With your dough mixed, you’re ready to form a tortilla. You’ll notice in the picture below a couple of rounds of plastic. These have been cut out of plastic bags (Ziplocs work just fine) and two layers are placed on top of each other to create a sliding surface on which the tortillas are formed. You’ll understand what I mean when you watch the video below.
Also, in preparation, heat your griddle until it’s hot. Maria places her hand about an inch above the griddle and once it feels hot (enough so that it’s uncomfortable) she knows it’s ready. You don’t want it to be too hot or it will burn the tortillas, not too low or it won’t cook them.
Begin your tortillas by taking about a golf ball sized ball of dough and flattening it into a disc.
Place this disc onto the two plastic rounds and flatten and shape into a tortilla. Moisten your hands with water if needed so the dough doesn’t stick to your hands. Also, as you’ll see, using the flat area of your palm will help it to be more flat.
After it’s formed, you lay the part of the tortilla that you handled onto the griddle first. This next video shows Maria forming a second tortilla and explaining how to use the palm of your hand. It also shows how she moves it to the pan.
You’re going to cook the tortillas on turning them three times. Allow it to cook on the first side just until the edges yellow.
Cook on the second side until it’s browned and flip again. Finally, with the third side of cooking you’ll see the tortilla puff up. The two sides of it have been cooked and you know it’s done as it begins to puff up.
Rest on the cool side of the griddle (only half of it is heated at a time) until you’re ready to move them to a towel lined bowl.
Making Empanadas filled with Cheese and/or Refried Beans
Honduran Empanadas are made exactly in the same way as the corn tortillas, however previous to flattening them they’re filled with cheese or beans (or whatever you’d like) and then cooked over the griddle.
If you’re wanting to plan this for your food storage plan, we’ve many times over demonstrated that freeze dried cheese melts in the same way as normal cheese, so I wouldn’t have any problem using it here just the same in this recipe. Prepare by having the cheese rehydrated 5 minutes ahead of time. (Remember, it rehydrates quickly.)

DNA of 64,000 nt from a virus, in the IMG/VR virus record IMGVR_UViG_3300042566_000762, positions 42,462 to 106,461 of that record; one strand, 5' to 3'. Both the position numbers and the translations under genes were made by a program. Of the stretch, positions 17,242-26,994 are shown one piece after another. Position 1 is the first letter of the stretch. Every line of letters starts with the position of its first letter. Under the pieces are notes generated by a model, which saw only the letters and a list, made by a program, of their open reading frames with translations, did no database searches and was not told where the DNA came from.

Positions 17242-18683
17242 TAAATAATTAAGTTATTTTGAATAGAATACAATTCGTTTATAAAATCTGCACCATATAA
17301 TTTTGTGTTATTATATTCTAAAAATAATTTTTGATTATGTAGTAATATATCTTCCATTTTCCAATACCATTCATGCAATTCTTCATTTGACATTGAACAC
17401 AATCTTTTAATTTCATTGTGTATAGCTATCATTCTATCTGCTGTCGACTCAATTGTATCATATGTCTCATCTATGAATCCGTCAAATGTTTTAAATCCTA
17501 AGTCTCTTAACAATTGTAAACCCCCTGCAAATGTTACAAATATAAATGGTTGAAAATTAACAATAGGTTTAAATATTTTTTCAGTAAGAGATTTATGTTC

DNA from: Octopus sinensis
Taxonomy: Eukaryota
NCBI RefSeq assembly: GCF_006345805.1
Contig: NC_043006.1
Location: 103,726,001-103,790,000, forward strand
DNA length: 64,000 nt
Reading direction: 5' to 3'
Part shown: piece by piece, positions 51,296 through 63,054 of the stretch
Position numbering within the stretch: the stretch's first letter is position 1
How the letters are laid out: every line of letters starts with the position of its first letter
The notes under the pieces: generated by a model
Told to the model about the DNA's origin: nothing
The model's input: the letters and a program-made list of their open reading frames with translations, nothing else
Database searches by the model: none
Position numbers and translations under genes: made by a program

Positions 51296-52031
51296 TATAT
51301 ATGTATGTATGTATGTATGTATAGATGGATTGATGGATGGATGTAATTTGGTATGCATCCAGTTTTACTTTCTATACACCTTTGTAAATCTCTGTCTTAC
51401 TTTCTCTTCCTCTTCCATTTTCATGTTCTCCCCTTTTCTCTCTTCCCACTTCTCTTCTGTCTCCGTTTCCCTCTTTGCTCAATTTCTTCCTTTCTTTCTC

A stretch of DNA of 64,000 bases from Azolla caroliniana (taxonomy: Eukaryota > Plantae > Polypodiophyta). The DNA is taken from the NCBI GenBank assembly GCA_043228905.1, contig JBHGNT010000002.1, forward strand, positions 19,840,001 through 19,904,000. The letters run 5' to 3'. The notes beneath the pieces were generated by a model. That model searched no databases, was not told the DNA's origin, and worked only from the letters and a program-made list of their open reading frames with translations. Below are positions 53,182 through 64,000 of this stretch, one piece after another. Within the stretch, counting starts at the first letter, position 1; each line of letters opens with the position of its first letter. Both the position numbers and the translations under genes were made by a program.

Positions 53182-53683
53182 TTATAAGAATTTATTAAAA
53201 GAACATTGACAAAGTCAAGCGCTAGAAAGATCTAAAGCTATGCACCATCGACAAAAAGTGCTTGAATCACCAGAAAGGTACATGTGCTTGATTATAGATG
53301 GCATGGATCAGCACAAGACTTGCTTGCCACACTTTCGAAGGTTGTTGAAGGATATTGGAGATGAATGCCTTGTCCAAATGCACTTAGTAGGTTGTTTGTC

In making the dough, the only difference here is that you’ll want to add a little salt to the Maseca. Again, Maria doesn’t measure it, but this is the amount she uses.
Begin by forming a disc of dough, then wetting your palm (so that the dough doesn’t stick) and creating a cup with the dough to be filled with your choice of filling. If using refried beans, use 1-2 TBS and spread it around followed by cheese.
Bring the dough up and around the filling and close it up as carefully as you can.
You might have a little hole left near the top that “needs surgery”. For this, use a little dough with some water to cover up the dough. It’s very important to watch for holes in the dough or else you’ll have a mess on your griddle when it comes time to cook.
This time, using plastic rounds, you’ll place the empanada between the rounds and press it flat. Maria mentions that the plastic rounds she uses with empanadas is a little thicker than the plastic for the tortillas. She cuts the rounds from the plastic bags that come with the rice she buys (a bit thicker than Ziploc plastic, she says) and believes that it works better.
Begin doing this with your palm and then finally press it with any flat surface (here she uses a bowl).
Cook on the griddle, the very same as with the tortillas (three sides). If you notice any holes as you cook, quickly cover them up with a little dough and spread smooth. Once again you’ll see on the third cooking side the empanada will “puff” up and you’ll know it’s done.
Cool for a minute and then it’s ready to eat! Believe me, never minding their simplicity these are seriously delicious! I can imagine using these for breakfast, lunch or whenever…I think I ate four of them all by myself!
Okay, so I can’t end this post without showing off her absolutely adorable children enjoying their empanadas. Both of these kids are so cute. As she was cooking they were beneath us calling out to each other “tortillas, tortillas!”
- In addition to never having considered simple empanadas like these for breakfast, another breakfast idea equally as simple that Maria uses a lot is cooked rice with milk. She simply cooks the rice in water, adds a little bit of milk (evaporated milk as a pantry option would also work) and adds a pinch of cinnamon and sugar. Her kids love it!
- Finally, Maria re-uses her plastic rounds always, never throwing them away unless they’re damaged. She simply rinses them and hangs them to dry until next time.